Luxembourg

 

Jews are first recorded in Luxembourg in the 13th century. This small community was effectively wiped out in a series of massacres and expulsions that took place between 1349 and 1530. In 1795 the territory was incorporated into France and Jews were once more able to take up residence. The country became increasingly independent between 1815 and 1867; during this period the Jewish community grew in size, building the first modern era synagogue in Luxembourg City in 1823. Refugees swelled the community further, especially in the late 19th century and during the Nazi era. By the time of the German invasion in 1940, the Jewish population had increased from fewer than 1,200 in 1927 to around 4,000. Most fled or were deported; of the 720 who remained almost all were murdered. Altogether about 2,000 Luxembourg Jews died as a result of the Holocaust. Some 1,500 survivors returned after the war; today Luxembourg has a Jewish population of about 1,200.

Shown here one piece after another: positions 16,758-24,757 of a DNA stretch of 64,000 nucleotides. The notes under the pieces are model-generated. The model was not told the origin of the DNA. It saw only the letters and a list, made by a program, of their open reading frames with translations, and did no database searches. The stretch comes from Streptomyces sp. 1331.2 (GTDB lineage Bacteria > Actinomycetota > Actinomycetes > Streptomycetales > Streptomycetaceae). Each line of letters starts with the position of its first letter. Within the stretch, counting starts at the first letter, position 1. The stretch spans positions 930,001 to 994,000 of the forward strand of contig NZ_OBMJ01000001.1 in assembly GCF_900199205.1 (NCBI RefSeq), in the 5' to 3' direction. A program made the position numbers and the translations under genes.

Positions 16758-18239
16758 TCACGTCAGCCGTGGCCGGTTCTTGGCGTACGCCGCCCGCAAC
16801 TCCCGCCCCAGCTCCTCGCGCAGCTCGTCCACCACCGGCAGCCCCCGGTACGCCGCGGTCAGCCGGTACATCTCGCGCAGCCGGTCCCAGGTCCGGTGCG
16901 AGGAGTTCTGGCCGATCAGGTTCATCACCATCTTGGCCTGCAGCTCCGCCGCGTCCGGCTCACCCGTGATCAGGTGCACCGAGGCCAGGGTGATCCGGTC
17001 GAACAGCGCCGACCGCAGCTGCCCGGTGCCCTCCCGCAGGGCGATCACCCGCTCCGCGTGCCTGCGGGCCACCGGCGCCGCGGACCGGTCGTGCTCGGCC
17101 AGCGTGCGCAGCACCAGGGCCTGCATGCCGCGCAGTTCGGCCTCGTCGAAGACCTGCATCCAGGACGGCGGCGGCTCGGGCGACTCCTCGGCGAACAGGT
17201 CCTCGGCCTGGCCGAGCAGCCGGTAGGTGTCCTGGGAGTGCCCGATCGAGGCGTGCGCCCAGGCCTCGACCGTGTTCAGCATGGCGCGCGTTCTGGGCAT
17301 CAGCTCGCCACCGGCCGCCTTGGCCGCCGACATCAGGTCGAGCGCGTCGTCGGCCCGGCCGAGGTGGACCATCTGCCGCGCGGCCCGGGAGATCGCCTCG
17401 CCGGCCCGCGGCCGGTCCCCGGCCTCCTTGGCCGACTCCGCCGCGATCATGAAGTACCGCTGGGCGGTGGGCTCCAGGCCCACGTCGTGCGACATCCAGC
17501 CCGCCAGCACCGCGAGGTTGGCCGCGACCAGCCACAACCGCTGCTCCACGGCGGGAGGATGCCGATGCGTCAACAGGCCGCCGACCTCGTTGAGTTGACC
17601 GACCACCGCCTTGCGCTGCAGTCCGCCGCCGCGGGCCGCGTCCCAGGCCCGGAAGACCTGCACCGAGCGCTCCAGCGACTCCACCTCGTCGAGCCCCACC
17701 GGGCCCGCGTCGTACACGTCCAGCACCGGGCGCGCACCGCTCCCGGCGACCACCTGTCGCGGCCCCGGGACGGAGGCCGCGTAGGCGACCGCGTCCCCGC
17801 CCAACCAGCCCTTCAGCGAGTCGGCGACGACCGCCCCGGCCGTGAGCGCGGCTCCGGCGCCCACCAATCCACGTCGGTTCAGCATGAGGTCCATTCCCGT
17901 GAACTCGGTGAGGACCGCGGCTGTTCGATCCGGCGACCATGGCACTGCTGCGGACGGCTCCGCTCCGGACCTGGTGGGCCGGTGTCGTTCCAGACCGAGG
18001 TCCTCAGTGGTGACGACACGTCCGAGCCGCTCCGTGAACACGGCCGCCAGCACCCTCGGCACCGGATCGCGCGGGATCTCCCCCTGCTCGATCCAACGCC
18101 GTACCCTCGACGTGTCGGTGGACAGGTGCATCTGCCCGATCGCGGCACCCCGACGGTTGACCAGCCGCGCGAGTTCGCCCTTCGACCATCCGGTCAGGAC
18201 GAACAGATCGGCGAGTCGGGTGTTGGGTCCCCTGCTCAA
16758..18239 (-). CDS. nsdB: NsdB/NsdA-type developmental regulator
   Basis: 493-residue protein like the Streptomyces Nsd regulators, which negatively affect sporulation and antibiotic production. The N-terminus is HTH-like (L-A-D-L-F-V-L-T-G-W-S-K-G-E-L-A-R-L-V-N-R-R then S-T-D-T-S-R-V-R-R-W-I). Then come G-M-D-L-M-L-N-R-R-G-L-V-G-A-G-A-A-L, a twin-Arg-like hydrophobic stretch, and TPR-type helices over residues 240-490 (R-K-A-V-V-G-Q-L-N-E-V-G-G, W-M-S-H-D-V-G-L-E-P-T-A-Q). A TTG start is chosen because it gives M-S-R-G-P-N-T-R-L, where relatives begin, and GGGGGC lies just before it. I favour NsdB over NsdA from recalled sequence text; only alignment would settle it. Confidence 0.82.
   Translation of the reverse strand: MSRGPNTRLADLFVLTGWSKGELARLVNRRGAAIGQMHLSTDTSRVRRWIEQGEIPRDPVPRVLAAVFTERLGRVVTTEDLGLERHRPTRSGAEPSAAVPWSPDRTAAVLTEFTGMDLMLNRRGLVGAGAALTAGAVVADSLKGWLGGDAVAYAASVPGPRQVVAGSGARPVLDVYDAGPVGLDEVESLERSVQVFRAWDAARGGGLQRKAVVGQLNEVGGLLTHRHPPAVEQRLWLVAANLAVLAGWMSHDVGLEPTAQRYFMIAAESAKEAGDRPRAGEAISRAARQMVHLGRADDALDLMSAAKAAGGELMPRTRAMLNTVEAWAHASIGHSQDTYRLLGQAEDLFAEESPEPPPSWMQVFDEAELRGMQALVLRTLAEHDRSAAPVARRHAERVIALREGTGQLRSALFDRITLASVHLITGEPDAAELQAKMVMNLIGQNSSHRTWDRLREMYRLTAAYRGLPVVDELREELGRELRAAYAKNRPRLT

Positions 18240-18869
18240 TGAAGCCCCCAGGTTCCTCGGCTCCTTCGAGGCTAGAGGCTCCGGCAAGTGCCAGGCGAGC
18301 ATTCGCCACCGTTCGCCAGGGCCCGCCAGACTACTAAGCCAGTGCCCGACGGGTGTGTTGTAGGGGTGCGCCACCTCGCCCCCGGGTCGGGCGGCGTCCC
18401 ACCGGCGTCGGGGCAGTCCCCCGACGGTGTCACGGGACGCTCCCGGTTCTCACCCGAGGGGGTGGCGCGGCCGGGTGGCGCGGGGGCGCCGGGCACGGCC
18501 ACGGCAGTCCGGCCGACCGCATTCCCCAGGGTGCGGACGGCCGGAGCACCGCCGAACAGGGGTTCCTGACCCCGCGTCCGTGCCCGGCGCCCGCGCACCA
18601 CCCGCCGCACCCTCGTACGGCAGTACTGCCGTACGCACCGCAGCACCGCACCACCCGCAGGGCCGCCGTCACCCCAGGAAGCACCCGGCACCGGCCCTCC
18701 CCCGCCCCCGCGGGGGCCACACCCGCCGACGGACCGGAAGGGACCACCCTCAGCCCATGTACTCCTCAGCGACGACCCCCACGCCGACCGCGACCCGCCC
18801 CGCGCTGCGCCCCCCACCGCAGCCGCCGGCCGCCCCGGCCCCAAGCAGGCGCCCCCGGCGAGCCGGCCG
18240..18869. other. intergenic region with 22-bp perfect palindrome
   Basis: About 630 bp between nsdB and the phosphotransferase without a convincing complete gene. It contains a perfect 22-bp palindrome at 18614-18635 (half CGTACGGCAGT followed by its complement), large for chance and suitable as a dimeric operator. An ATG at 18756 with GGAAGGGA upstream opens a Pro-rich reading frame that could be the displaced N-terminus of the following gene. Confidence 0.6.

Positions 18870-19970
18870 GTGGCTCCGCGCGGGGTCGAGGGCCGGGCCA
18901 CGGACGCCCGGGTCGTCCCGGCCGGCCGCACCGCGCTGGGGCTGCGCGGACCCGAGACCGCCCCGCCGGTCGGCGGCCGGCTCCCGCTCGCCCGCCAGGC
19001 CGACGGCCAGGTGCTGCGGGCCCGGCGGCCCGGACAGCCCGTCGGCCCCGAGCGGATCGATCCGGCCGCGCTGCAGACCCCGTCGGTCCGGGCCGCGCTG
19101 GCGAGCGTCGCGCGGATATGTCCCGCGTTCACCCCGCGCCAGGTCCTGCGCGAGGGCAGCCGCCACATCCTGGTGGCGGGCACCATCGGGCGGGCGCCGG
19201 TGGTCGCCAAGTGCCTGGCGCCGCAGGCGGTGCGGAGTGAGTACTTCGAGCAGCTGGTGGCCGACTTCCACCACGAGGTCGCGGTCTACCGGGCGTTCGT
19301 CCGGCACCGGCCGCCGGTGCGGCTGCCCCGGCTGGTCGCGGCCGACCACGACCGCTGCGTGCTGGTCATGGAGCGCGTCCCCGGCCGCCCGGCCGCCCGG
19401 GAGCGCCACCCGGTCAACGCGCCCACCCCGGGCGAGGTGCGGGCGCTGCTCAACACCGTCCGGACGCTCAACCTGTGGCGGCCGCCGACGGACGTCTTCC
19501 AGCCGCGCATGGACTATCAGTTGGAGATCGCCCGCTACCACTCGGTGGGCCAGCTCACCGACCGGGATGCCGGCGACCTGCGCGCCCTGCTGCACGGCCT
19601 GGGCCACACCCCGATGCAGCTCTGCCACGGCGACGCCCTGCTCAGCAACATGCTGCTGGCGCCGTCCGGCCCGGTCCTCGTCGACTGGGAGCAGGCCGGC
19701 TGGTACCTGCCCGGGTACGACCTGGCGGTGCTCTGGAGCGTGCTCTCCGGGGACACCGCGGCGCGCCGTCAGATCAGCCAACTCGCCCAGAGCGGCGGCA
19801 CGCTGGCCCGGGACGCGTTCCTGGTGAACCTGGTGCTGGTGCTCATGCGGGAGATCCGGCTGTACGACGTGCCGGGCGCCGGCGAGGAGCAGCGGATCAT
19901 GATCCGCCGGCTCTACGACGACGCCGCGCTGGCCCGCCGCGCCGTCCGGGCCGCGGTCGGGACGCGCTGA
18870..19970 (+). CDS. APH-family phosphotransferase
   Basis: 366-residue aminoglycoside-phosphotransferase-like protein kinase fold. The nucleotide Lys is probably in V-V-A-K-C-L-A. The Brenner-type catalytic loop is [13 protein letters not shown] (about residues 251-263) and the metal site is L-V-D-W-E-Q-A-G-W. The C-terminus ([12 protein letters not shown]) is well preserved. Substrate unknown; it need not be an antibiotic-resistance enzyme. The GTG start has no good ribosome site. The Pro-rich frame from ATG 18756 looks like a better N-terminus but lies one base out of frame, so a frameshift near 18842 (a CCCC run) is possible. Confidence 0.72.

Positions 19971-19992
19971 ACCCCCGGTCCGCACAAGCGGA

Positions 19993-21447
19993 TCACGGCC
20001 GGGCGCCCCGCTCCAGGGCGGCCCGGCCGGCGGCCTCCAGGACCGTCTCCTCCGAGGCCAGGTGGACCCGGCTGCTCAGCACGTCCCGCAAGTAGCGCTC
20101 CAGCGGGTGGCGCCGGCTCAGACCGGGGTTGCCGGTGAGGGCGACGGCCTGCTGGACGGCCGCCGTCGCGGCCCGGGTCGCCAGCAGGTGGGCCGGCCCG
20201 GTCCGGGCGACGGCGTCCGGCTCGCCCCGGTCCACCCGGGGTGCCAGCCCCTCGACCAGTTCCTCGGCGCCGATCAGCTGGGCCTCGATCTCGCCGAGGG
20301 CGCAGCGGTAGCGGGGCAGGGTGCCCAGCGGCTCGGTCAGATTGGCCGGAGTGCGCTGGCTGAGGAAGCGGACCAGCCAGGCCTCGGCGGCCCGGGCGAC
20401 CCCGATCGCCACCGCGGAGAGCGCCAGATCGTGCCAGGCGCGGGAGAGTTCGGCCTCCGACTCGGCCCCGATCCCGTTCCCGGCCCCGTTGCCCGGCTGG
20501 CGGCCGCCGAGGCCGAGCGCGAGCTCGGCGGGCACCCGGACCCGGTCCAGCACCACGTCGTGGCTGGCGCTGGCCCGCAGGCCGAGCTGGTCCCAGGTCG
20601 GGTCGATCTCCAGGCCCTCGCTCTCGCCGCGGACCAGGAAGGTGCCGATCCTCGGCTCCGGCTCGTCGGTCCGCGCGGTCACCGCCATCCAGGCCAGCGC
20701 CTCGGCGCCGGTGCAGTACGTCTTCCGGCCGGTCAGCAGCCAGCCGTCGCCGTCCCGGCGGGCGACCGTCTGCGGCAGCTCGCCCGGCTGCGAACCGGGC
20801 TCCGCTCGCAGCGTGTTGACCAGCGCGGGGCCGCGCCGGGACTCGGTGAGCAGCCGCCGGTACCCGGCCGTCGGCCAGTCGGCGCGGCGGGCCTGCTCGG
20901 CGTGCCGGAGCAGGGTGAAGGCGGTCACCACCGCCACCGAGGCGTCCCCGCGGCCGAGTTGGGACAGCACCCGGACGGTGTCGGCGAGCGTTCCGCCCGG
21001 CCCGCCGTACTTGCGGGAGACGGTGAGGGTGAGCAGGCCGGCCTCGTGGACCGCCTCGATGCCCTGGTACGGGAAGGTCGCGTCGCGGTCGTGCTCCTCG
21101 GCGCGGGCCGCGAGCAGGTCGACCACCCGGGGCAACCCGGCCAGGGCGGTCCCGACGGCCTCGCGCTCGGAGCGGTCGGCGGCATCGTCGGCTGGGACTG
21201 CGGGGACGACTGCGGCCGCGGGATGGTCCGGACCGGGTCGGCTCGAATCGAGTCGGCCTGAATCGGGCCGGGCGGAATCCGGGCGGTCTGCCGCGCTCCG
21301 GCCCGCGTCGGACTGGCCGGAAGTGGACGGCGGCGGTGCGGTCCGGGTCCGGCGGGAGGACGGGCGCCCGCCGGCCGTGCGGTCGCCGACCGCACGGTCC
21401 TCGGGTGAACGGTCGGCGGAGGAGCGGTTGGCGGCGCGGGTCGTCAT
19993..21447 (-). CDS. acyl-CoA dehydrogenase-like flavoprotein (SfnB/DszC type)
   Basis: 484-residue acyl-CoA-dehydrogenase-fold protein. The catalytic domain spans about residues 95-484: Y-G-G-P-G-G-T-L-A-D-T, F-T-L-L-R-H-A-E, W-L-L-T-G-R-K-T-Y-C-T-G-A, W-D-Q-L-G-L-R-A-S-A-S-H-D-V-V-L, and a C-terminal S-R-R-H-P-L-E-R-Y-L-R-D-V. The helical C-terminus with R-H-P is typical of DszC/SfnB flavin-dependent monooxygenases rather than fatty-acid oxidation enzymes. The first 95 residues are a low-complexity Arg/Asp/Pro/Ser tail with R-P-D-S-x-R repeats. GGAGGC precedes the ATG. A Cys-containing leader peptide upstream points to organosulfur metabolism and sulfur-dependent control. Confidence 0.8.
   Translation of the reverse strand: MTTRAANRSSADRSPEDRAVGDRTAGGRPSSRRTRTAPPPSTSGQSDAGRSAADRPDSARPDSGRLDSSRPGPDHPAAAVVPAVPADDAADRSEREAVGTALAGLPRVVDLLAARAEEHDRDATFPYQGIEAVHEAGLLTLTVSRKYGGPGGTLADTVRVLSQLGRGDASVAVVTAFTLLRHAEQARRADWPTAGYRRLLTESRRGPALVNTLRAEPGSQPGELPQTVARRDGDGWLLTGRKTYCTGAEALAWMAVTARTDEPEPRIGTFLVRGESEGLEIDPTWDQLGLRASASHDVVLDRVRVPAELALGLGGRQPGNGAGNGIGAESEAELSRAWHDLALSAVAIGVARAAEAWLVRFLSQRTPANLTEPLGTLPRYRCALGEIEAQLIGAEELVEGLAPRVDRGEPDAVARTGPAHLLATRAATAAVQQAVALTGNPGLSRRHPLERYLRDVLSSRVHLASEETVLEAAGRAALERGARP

Before the Holocaust there were synagogues in Luxembourg City, Esch-sur-Alzette, Ettelbrück and Mondorf-les-Bains. The first two of these were destroyed in 1941; the latter two were badly damaged. Today, there are five Jewish cemeteries in Luxembourg.

 

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